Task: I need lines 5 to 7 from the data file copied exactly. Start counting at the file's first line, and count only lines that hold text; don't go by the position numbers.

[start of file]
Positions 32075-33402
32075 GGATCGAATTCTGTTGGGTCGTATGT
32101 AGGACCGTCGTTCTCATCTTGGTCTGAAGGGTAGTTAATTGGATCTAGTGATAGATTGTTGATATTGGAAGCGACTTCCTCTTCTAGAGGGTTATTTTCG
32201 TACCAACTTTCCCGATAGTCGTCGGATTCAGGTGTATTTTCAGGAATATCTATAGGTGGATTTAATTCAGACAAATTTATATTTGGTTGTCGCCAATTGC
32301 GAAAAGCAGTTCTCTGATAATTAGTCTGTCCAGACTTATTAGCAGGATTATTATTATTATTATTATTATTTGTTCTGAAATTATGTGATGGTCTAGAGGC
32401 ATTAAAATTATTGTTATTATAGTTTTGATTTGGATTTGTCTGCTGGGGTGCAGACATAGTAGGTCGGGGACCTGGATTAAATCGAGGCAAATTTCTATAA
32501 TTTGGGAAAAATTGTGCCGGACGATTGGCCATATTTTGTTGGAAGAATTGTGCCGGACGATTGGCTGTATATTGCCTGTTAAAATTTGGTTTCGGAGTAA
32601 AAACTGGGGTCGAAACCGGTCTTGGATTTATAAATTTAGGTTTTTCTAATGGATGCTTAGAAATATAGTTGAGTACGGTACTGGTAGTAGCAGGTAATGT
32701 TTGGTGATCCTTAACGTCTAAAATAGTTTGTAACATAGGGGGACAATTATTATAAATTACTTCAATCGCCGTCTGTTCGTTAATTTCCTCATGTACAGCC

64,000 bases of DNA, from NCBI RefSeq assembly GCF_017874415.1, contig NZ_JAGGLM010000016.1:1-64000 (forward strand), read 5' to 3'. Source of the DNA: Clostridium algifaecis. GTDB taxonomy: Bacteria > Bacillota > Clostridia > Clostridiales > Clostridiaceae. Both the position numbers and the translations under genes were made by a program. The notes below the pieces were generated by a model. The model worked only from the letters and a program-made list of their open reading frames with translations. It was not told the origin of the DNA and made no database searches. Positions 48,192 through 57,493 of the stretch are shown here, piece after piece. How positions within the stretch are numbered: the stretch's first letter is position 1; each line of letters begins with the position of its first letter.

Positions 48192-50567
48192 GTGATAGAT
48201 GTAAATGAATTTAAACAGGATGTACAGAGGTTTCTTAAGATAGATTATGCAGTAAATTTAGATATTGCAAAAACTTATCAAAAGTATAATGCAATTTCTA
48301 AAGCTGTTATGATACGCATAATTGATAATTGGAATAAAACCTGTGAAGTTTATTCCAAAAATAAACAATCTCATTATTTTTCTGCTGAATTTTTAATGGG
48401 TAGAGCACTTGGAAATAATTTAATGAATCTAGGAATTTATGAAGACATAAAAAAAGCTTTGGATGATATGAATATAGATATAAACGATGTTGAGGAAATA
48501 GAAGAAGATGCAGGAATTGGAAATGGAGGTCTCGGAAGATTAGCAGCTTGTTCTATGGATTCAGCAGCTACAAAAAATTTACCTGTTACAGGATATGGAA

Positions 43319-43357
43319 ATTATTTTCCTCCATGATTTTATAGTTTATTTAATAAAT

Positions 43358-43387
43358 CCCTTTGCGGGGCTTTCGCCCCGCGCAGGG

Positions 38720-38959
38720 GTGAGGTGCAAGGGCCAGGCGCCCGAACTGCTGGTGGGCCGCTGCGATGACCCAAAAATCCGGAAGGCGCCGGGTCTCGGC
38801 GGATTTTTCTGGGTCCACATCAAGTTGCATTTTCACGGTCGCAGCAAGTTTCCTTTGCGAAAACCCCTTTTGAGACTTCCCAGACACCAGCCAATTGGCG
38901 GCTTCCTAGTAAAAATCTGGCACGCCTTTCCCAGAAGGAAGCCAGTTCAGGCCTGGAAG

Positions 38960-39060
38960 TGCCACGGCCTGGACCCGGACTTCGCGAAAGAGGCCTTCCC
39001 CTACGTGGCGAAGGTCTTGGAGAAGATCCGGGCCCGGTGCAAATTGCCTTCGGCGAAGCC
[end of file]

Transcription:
32301 GAAAAGCAGTTCTCTGATAATTAGTCTGTCCAGACTTATTAGCAGGATTATTATTATTATTATTATTATTTGTTCTGAAATTATGTGATGGTCTAGAGGC
32401 ATTAAAATTATTGTTATTATAGTTTTGATTTGGATTTGTCTGCTGGGGTGCAGACATAGTAGGTCGGGGACCTGGATTAAATCGAGGCAAATTTCTATAA
32501 TTTGGGAAAAATTGTGCCGGACGATTGGCCATATTTTGTTGGAAGAATTGTGCCGGACGATTGGCTGTATATTGCCTGTTAAAATTTGGTTTCGGAGTAA